How to Treat a Money Gift - Unique Gifter

How to Treat a Money Gift

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How to treat a money gift?

This is a guest post from Pauline of

Curious what to do with a gift of money? Receiving an inheritance or overly generous wedding gift? Here's how to make the most of it!

When I was a teen, Christmas and birthday presents started to go from physical gifts to checks. At first, I was pleasantly surprised, thinking “Awesome! No more boring books and lame CDs (I am that old), I can finally buy whatever I want!”. As I grew older, I got a little more cynical about the person’s laziness and inability to take an hour to think, buy and wrap something thoughtful. Whether you give or receive $20 or $20,000, it always come from a good place. Monetary gifts have been a great way to pass on wealth to the next generation. But how to you handle money as a gift?

Receiving money from your parents or loved ones

Receiving money from your parents or family members always comes with the best intentions, even though it might make you feel uncomfortable. While I accept the birthday and Christmas gifts gracefully, I have always turned down bigger windfalls because I felt guilty that my parents had worked hard to save, and wanted to give me the fruit of their efforts while they could still enjoy life. Now that I am older, I might accept the offer if it comes again, because they can do so tax free, and since they are savers, they’ll likely pass down quite a bit of cash, so I don’t want the government to get a 50% cut. Plus having proven I am financially responsible, I feel I can be trusted with that money. I would just invest it, and use it to pay for their care in old age should they spend all their savings. Or to restore a family house, or help my siblings.

Receiving a lump sum from your parents should be treated as a privilege, and not an obligation. Even if they give you $500 a month to help with your expenses, you should expect the payments to stop at any time. Be thankful and worthy of their generosity. Use the money to pay off your debt, invest for retirement, or save it to buy a house, send your own kids to college, etc.

As young adults we think we know it all, but our parents can be a great source of wisdom when it comes to saving and investing money. So have a talk with them and ask them what their hopes were when they gave you that gift. Try to save the better part of it, even if you earmark a small percentage for fun money. Parents want us to be happy, but your financial stability will bring them more joy than seeing you jet off to Cancún for spring break.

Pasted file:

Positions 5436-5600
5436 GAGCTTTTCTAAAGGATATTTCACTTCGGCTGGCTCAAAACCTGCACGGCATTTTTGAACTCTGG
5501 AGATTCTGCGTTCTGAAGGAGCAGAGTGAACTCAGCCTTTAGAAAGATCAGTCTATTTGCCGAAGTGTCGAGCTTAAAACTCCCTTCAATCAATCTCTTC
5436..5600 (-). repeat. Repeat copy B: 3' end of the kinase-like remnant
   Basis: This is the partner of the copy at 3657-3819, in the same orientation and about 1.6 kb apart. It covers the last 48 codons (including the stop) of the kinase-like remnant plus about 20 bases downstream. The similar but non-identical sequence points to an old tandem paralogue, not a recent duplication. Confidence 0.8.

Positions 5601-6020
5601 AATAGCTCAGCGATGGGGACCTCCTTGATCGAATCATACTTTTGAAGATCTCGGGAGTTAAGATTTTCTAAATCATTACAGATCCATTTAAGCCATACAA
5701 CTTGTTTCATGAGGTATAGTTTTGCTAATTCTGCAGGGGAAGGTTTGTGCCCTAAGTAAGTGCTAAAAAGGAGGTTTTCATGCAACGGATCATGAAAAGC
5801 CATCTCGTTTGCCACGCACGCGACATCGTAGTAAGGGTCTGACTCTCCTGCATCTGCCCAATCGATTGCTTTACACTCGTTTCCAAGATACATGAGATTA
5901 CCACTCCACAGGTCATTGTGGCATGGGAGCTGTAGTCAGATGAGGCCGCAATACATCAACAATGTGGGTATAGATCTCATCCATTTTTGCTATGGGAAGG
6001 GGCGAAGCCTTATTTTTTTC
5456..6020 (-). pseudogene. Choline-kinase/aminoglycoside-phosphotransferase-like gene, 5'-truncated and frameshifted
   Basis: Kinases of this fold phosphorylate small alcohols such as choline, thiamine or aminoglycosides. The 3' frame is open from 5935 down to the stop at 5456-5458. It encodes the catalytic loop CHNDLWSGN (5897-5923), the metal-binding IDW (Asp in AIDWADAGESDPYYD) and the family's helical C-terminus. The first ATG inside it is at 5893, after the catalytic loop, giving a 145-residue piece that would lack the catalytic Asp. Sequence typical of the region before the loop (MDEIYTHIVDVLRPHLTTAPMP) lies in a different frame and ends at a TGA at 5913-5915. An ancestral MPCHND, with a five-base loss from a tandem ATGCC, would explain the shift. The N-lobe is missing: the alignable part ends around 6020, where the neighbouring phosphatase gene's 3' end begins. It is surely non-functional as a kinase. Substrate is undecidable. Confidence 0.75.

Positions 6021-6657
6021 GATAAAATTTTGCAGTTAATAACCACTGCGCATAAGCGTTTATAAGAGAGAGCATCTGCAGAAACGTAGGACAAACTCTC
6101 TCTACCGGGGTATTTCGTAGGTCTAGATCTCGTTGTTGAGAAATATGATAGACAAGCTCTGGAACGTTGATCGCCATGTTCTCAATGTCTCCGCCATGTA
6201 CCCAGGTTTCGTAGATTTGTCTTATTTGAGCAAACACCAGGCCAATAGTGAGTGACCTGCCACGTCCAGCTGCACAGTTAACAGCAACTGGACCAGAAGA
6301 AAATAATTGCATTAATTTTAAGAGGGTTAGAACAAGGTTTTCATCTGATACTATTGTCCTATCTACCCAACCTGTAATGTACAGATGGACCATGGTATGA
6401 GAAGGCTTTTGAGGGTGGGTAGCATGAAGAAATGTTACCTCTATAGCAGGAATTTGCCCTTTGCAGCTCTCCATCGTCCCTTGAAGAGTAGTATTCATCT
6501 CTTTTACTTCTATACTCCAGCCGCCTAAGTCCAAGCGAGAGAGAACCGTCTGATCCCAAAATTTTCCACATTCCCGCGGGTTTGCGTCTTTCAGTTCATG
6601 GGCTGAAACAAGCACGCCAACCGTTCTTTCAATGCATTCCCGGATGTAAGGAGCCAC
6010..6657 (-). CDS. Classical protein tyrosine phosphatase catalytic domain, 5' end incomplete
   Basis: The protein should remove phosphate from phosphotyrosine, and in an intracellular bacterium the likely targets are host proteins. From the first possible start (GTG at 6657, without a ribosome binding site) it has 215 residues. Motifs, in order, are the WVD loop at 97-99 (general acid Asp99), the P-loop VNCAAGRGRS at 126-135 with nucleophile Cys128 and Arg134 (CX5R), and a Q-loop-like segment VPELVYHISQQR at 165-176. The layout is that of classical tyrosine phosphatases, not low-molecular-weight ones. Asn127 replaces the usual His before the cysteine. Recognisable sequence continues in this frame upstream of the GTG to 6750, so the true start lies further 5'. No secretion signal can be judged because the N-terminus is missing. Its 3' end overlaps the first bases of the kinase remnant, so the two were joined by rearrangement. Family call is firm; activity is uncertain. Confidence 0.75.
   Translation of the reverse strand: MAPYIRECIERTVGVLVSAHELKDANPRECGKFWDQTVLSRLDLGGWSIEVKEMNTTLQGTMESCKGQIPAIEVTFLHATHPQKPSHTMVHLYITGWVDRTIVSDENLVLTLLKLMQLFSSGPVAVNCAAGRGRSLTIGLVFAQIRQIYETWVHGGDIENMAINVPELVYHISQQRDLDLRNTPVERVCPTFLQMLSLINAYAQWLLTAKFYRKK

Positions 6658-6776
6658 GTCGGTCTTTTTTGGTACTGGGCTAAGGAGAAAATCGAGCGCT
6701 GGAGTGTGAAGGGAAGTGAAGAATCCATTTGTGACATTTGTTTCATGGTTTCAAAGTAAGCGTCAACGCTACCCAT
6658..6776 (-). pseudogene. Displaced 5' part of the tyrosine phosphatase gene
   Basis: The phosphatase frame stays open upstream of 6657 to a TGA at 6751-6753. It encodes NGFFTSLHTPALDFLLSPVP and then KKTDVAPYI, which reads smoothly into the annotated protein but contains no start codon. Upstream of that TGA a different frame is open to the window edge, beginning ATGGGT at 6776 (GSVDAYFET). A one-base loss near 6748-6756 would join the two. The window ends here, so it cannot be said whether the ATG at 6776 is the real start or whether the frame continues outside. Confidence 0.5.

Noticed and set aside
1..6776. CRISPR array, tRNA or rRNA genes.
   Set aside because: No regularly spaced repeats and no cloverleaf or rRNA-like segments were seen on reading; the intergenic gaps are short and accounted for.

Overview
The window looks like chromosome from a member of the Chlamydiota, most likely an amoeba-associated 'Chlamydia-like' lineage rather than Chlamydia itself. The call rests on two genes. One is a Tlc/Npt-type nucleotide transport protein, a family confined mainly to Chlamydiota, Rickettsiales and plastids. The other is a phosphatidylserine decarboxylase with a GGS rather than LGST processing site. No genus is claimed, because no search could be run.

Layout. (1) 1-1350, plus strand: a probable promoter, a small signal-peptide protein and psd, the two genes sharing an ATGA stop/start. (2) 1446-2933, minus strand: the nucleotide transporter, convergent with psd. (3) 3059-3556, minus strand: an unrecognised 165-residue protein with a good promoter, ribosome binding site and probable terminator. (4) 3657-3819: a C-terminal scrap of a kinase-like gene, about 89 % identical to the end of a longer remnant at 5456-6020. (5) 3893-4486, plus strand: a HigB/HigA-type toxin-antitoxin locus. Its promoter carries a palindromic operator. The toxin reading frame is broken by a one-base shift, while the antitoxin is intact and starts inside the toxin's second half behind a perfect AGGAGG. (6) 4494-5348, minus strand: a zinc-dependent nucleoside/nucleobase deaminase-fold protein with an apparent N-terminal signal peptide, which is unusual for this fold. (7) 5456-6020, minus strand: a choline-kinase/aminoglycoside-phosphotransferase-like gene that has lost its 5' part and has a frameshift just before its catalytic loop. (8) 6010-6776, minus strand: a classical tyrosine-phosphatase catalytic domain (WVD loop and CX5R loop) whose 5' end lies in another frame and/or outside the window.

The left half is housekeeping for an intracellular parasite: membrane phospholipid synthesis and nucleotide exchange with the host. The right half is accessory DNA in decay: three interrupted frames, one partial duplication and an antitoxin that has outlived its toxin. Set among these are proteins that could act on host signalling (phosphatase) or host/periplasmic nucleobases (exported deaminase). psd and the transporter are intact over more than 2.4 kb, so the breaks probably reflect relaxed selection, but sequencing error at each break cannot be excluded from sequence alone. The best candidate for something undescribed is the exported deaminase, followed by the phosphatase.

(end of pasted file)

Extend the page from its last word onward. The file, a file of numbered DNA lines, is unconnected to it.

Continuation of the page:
Giving money to your children or loved ones

Like I mentioned earlier, the checks I got for Christmas sometimes made me regret a time when the person would take time and come up with something nice. Maybe because at times I was just given a check in a white envelope, with no card or anything.

If you are going to give small amounts, there are many ways to make your gift a little more special.

  • You can make a nice envelope to enclose the check.
  • You can write a thoughtful card, that you can also make yourself. Or write something at the back of a picture of the two of you.
  • You can give brand new bills. A crisp $100 bill or a stack of $1 bills to make it look big!
  • You can give a gift card. They make them really pretty, and if the person is a regular at Starbucks, Target, etc. it is the same as cash to them, just nicer looking.

Now if you are giving a five figure check to your children, to help them buy a house or pay for college, or simply to pass wealth and enjoy a tax break, there are a few things to keep in mind. If you just tell your kids it is to “help them get a good start in life”, but do not outline clear expectations, they might not do with your money what you would have hoped they would. And since it was a gift, you can’t really be resentful if they blow it on a brand new convertible.

If you are giving money with a specific purpose in mind, debt pay off, investing, paying for education,… your intentions should be very clear. Some parents choose to match their kid’s 401k contributions to encourage them to save for the future, some pay tuition directly to the college to make sure the full amount goes towards it, etc. Again, your money, your rules.

Giving money to your children is a bit sensitive, as you don’t want them to rely on your generosity forever. But if it is done the right way, it is a great solution to pass on wealth with little or no taxes.


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